It’s not my fault.
XX made me do this.
I’ve done my best. It’s them who screwed things up.
How often do you hear these kinds of defense from your child? Lately, my son’s teachers marked his handbook two times in a row in the same week due to misbehaviour. The first one was because he put pencil crumbs into his teacher’s glass of water, and the second was because he was not paying attention in class. In both incidents, I heard the "you" blame from him rather than the "me" culpability. To be specific, he said that it’s Richard who asked him to put the pencil crumbs into the teacher’s water, and it’s Richard who keeps distracting him in class. I realized that it was time to teach my son the lesson of accountability & responsibility.
Taking responsibility and being accountable are among the most valuable lessons we human beings have to learn in life. If children don’t learn these while they are still young, they’ll have to carry the "blaming" attitude to their adulthood.
Denying one's errors or blaming other people for it is actually an act that diminishes our self respect as well as the respect of other people. It doesn’t only lessen others' trust, it also means you are giving control back to other people.
In Neuro-Linguistic Programming (NLP), the concept of taking responsibility is actually a layout in the concept of Cause & Effect.
- Result: You fail a test.
- If you put yourself at Effect: You think that the exam is too difficult (e.g., I can do nothing about it) --> No further action is taken.
- If you put yourself at Cause (i.e., I’m the reason that led my failing the test): You think of reasons why you failed (e.g., Maybe I haven’t mastered the subject yet? Was I too careless? Perhaps I did not answer quick enough?) —> You take action to improve and do better next time.
So if someone is at Effect, he may blame others for his life in general. He thinks he is the result of something he can’t control, and he deems himself powerless so he has to depend on others. Emotionally he may feel relieved by shifting the responsibility to other people, but realistically, this victim mode is not doing him any good. Believing that someone else is responsible or making them responsible for your life is very limiting and it gives others a mystical power over you.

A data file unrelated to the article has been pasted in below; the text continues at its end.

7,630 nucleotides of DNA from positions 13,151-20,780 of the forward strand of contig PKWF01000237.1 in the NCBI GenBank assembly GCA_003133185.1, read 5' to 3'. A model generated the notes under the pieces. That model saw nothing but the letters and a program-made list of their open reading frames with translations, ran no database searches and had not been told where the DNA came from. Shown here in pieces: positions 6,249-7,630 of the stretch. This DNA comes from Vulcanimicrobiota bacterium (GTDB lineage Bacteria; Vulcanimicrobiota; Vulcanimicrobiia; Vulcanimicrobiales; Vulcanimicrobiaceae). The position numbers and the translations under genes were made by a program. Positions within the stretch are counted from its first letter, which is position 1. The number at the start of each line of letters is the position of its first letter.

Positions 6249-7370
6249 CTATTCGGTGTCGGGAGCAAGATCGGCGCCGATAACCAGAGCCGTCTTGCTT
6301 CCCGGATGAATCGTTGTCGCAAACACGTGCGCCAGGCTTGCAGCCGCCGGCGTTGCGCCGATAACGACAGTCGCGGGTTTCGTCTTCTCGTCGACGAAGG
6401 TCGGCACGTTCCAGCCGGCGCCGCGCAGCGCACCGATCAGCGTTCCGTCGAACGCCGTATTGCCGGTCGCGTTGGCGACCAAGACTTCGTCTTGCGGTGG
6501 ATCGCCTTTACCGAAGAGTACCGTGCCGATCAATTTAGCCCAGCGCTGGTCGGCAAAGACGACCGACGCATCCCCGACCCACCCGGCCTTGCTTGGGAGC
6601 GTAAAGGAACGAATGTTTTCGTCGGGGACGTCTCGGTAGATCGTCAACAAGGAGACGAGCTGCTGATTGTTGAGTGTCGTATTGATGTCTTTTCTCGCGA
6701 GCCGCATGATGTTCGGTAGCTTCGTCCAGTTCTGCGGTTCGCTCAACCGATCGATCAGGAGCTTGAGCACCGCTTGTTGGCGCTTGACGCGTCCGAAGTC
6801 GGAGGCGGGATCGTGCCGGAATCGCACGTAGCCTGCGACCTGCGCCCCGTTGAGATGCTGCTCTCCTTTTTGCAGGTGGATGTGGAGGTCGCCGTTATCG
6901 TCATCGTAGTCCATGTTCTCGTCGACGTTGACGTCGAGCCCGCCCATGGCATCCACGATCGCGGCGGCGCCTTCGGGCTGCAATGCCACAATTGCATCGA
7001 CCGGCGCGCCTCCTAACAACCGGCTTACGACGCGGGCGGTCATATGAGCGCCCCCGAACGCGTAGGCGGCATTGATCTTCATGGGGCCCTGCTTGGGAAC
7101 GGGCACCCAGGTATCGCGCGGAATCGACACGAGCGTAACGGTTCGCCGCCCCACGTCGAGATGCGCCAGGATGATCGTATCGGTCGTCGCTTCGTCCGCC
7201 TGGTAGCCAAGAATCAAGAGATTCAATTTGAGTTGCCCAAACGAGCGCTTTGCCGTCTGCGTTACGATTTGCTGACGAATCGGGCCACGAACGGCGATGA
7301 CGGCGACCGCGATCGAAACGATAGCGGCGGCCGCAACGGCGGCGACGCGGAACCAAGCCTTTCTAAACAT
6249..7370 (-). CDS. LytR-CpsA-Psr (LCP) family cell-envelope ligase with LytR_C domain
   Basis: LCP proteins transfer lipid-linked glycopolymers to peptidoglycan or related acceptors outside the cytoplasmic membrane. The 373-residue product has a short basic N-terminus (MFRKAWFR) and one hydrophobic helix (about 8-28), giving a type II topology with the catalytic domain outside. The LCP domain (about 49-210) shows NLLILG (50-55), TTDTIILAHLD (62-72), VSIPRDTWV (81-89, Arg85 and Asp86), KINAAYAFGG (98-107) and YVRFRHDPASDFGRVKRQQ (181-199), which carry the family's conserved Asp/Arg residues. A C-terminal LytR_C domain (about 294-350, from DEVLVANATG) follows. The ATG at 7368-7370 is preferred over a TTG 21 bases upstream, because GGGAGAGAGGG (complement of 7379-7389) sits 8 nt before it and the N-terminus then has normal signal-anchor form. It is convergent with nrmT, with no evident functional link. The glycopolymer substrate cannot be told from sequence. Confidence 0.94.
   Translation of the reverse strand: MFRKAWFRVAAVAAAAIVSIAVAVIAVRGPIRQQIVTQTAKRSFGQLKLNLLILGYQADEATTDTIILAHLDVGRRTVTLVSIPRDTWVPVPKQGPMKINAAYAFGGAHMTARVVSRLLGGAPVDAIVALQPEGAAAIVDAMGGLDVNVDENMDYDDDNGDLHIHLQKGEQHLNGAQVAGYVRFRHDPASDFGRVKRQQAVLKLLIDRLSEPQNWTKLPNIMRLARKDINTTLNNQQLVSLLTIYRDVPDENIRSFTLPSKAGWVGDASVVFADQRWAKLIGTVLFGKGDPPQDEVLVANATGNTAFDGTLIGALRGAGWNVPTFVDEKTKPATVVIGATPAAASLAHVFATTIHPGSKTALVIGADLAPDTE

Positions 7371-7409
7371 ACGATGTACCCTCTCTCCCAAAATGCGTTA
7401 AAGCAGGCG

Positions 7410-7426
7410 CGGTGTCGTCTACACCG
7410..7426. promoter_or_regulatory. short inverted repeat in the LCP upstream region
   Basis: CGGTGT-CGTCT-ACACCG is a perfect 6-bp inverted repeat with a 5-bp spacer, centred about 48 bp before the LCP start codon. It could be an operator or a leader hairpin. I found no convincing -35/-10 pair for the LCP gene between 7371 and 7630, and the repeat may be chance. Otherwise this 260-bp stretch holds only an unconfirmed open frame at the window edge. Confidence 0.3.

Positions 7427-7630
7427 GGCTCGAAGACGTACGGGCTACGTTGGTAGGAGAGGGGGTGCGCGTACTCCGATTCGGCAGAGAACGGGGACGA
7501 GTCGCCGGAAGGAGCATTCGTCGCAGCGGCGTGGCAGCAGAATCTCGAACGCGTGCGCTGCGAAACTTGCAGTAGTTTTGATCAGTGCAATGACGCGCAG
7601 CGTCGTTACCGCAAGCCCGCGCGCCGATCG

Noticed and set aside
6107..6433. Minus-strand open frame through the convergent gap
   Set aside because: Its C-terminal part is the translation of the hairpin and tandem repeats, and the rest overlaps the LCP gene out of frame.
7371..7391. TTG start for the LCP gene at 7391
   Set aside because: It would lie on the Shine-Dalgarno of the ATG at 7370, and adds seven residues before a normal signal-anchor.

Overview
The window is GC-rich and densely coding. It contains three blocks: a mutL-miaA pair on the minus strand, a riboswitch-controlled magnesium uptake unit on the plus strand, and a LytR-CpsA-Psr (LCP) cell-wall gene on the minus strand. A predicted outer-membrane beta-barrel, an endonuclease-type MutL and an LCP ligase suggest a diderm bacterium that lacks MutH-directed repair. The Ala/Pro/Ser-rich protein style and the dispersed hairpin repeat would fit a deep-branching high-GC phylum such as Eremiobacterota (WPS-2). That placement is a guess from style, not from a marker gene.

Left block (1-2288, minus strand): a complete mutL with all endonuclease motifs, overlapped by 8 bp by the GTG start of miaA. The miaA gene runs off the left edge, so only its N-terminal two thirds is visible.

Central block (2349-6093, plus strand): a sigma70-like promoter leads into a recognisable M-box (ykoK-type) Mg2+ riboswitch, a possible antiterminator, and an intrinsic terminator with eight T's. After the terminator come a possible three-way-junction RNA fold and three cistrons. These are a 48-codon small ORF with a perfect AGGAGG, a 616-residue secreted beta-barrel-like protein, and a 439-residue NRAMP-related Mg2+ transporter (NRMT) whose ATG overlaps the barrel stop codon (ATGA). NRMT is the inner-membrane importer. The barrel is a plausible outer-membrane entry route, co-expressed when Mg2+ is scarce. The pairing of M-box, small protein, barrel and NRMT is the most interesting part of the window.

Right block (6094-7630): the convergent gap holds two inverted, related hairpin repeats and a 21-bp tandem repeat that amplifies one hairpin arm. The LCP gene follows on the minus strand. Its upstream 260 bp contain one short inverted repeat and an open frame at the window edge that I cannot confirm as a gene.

On the contrary, being at Cause means you are a part of the situation in which you can do something to create a different result. People who are at Cause see the world as a place of opportunity and move toward achieving what they desire. If things are not unfolding as they like, they take action and explore other possibilities. Above all, they know they have a choice in what they do and how they react to people and events.
A lot of people find the concept of accountability and responsibility a little abstract to teach children. It is not, if you use NLP’s Cause & Effect as a framework.
Take my son as an example: his misbehaviour at school has actually opened up an opportunity for me to teach him the lesson of accountability. When he mentioned to me that "Richard made me do this," I started by showing empathy – how he feels obliged to follow whatever his friend asks him to do. But then, I led to other possibilities and showed him that he has power over the situation like ignoring Richard, suggesting other more constructive acts to do with Richard, and more. He started to understand that he’s not a victim, but he indeed has choices.
The same thing applies to the issue of him not paying attention in class. We discussed this incident and I asked him to suggest ways so he can pay more attention. That’s when he said he can tell his teacher when he’s distracted, or he can even suggest to swap seats with other people.